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As a member of the clergy community, my colleagues and I have been asked many theological questions concerning the Tsunami disaster. It is no wonder that the biblical texts give us guidance in this area. The Bible states, “The mysteries belong to God” (Deut 29:28) and “God is in heaven and you are on the earth. Therefore let your words be few” (Eccl 5:1).

There is no doubt that for the authors of the Bible, disasters such as the Tsunami were both startling and beyond the power of understanding of mere mortals. The greatest Jewish philosopher of the 20th century, Rabbi Abraham Heschel, referred to this phenomenon as “radical mystery or radical amazement.” Some things we just cannot understand.

Nevertheless, there are some who will want to see some sort of divine retribution or the hand of God in this tragedy. Jewish tradition will reject such an assertion. There is no way that one can justify the tragic deaths of so many thousands of people, especially young children. There is no way that a theological definition can be given as to why so many children were made into orphans by this disaster.

From our perspective, it is absolute idolatry to say God did this, because only God can know, and we are left with the mystery.

It can be said that just because “a” causes “b”, “b” is not always the result of “a.” A nail on the road can cause a flat tire, but every flat tire is not the result of a nail. Sometimes tires are just worn out.

Sometimes, terrible tragedies will happen to innocent people and our task as people of faith is to accept these tragedies with grace and love, and to do so reaffirms our faith in God.

From a Jewish perspective therefore, the issue is not “why” did these things happen, but “what” can we do to comfort the bereaved and alleviate the pain of those that survived.

Here, the word “responsibility” becomes very important. Responsibility literally means responding according to our ability.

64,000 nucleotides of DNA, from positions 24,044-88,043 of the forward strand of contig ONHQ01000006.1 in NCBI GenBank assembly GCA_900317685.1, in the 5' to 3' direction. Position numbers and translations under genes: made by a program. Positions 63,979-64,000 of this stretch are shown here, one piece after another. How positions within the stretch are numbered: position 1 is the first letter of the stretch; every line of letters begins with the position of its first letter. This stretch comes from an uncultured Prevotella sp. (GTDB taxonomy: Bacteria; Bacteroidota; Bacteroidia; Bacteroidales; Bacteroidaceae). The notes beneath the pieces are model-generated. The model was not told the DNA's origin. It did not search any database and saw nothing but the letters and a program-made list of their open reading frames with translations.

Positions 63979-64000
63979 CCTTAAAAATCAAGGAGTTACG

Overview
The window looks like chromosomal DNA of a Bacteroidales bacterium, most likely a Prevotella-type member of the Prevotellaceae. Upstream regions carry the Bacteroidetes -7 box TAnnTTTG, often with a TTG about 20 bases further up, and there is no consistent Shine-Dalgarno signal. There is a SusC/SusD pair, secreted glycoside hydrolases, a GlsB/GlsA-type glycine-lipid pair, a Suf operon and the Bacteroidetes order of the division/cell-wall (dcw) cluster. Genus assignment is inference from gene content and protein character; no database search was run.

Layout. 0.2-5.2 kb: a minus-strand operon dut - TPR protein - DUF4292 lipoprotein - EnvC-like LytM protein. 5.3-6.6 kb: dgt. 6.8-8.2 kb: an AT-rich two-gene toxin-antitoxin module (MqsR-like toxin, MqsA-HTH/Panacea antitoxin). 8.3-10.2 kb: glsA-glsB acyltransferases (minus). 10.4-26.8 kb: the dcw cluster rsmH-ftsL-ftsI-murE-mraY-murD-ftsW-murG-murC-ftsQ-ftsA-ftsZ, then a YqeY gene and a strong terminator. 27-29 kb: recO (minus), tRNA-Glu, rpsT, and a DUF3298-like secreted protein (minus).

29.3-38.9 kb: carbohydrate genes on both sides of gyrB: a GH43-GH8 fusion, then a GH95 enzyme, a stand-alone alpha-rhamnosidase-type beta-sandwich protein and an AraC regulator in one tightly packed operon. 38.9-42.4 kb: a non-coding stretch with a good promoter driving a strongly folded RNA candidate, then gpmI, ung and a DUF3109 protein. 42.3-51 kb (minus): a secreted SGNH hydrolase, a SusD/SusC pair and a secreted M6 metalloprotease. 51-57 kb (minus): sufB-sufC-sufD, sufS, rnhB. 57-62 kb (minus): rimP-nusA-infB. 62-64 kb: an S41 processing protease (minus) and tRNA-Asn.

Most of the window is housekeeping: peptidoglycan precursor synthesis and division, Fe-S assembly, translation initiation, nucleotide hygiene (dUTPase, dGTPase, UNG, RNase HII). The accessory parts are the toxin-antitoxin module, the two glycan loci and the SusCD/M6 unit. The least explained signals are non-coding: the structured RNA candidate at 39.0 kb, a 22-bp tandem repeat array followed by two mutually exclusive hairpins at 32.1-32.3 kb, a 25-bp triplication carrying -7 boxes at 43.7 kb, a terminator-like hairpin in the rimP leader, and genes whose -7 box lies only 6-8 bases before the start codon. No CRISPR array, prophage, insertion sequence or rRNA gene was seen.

It is clear now that eventually there will be a more effective early warning system in that part of our world and making sure that happens is the responsibility of us all.

Responsibility also means giving generously to charitable organizations who are engaged in disaster relief.

These are two specific ways in which we can answer the question, what can we do? But I would maintain that there are three other things we can do as well.

First of all, we can increase our appreciation of the value of life. Let us understand that we or those that we love can be swept away from life as we know it tomorrow. Today is the day therefore to tell our friends and our family just how much we love them. Today is the time that we should pick up the phone and call that person, a family member to whom we haven’t spoken in a long time.

Second, let us understand that what is needed now is a consciousness of unity of all humankind. We are connected to each other as inhabitants of this beautiful green planet. We need to add to our community consciousness, our American consciousness and our religious consciousness a planetary consciousness.

Finally, now is the time to renew our faith in the importance of the good deeds of kindness that we do. If an earthquake can cause massive waves of destruction, let our acts of goodness can cause massive waves of construction. Waves of goodness will always overcome waves of destruction.

Our acts of love can have cosmic significance if we will allow ourselves to believe that when we love one another, we indeed repair the world.

Fred Guttman is the rabbi of Temple Emanuel in Greensboro, N.C., and a regular reader of EthicsDaily.com.

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